Brightest Star:  W. P. Brown Mansion
There are many houses of significance on St. Charles Avenue.  I wouldn't
want to get into an argument about which is the most beautiful, the most
historic or the most architecturally interesting.  But, there seems to be
a consensus that the W. P. Brown house is actually the largest.
And that's no accident.  When Mr. Brown started planning the house,
he promised his new bride that he would build her the most palatial
home in New Orleans.  In a city known for its grand homes, Mr. Brown
had to go to some lengths to keep his promise.
He imported material and craftsmen from all over the world.  No expense
was spared and no detail overlooked.  Work on the mansion was begun
in 1901 and completed in 1904.  When it was finished, the impressive
22,000 square feet, 4-story Romanesque Revival home was, in the
opinion of many, indeed, the grandest home on the grandest avenue.
Above & directly below, the Brown house a few years after it was built.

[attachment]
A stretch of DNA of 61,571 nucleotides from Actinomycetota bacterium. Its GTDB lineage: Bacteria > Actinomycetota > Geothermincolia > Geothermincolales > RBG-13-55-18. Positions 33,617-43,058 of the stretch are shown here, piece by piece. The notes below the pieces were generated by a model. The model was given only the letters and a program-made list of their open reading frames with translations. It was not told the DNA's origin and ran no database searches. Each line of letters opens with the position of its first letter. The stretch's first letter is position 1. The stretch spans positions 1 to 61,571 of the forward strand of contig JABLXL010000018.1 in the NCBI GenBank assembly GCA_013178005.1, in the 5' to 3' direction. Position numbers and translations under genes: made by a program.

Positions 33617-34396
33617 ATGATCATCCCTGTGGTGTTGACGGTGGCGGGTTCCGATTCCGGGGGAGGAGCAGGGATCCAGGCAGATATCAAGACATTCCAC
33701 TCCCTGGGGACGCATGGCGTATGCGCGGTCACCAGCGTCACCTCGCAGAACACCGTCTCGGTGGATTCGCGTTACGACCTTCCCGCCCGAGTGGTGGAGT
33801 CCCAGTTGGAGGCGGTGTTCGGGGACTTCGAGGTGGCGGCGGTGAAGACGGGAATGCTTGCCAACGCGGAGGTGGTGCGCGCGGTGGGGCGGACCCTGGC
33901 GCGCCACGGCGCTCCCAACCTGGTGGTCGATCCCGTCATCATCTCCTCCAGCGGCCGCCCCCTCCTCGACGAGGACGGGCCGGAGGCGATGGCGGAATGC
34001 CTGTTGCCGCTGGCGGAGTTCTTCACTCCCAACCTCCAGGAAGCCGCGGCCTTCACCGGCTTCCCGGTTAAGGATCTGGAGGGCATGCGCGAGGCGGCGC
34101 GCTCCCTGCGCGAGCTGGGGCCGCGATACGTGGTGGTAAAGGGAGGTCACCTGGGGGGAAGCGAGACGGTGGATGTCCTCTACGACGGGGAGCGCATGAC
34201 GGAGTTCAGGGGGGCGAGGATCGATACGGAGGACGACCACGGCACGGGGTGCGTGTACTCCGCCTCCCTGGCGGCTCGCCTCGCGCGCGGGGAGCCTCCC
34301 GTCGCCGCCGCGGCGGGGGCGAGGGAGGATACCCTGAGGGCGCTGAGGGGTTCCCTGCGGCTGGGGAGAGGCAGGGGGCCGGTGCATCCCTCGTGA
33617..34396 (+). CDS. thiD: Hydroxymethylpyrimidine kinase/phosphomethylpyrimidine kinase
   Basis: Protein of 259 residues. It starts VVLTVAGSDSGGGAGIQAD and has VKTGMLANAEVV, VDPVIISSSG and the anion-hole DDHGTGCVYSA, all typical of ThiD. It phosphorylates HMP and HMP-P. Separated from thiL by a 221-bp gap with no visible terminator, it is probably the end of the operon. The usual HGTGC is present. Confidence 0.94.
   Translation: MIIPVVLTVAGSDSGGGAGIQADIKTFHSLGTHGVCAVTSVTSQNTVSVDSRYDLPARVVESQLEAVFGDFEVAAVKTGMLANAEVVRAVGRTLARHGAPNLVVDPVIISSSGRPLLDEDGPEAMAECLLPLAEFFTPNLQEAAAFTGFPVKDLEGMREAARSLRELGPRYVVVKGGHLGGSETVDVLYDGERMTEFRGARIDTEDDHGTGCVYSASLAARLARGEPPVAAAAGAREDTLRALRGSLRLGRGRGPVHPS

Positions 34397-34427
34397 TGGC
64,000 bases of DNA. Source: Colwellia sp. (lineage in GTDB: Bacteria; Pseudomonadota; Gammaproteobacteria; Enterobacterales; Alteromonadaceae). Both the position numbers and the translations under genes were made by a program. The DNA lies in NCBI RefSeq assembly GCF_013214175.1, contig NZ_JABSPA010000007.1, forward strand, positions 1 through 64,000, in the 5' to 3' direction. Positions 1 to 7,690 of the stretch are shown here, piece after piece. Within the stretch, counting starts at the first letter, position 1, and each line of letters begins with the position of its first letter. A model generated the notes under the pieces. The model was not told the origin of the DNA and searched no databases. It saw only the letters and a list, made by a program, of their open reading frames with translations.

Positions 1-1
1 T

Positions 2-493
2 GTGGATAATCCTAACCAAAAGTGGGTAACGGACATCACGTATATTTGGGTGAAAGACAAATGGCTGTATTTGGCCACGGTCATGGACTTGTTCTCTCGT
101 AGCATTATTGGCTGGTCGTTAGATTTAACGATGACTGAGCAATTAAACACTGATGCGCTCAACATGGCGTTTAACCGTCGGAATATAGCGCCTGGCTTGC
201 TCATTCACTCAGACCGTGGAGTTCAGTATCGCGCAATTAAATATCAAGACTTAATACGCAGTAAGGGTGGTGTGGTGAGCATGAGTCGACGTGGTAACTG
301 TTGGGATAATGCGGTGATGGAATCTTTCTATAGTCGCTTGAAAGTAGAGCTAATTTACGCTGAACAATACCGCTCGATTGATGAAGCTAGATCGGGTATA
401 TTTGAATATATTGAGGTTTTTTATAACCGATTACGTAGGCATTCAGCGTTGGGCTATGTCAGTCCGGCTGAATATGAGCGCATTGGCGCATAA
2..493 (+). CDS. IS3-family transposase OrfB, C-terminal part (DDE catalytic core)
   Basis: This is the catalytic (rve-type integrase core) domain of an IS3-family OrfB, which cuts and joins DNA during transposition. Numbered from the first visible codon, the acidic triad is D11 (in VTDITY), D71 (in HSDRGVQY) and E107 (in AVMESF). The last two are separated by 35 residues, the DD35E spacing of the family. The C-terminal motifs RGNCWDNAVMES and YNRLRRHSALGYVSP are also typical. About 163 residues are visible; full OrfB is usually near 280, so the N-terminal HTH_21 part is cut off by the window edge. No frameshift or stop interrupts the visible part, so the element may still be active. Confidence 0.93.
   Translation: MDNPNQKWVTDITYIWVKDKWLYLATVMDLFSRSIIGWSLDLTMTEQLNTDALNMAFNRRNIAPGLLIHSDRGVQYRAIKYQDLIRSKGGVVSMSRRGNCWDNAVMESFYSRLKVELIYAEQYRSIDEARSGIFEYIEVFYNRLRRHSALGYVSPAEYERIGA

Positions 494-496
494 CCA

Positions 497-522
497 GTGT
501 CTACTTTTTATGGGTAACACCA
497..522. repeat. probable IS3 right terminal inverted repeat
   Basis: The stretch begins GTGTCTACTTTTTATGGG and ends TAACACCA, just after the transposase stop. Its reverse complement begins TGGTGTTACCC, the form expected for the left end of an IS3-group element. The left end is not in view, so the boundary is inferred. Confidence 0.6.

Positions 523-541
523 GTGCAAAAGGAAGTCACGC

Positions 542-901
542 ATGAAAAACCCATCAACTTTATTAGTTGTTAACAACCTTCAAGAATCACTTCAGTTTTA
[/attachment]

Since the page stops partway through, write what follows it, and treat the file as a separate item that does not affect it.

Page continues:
W. P. Brown's firm cornered the global cotton market in the early 1900's, making
him one of the wealthiest men in the South.  He went on to establish Hibernia
Bank, one of the most respected banks in the city and still open today,
The photo directly above is courtesy of; the photo at
the top of the page is courtesy of
Asergeev; the second
photo from the top of the page is courtesy of

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Whispers - Home
The magnificent home Mr. Brown built for his wife has been owned by several
prominent New Orleanians through the years.  Its second owner was Florieda
Batson Gibbens, who was captain of the team of 13 U.S. women who
participated in the 1922 Women's Olympics in Paris.
A few years ago, the Brown home was offered for sale.  Many of the people who
passed by it on the avenue every day held their collective breath in anticipation
of who might buy it and what might become of the property.  But good news
came in the form of new owner, John Houghtaling, who said that he's been
in love with the house since he first saw it at the age of 11.
Mr. Houghtaling recently provided New Orleanians with an opportunity to see
the inside of the home - its first public tour ever - in conjunction with the New
Orleans Museum of Art Home and Art Tour, which benefited the museum.
More than a hundred years after its construction, the grandest house
on the grandest avenue still impresses and still holds its place as
one of the city's brightest stars.   -- Nancy
Brown house, 1911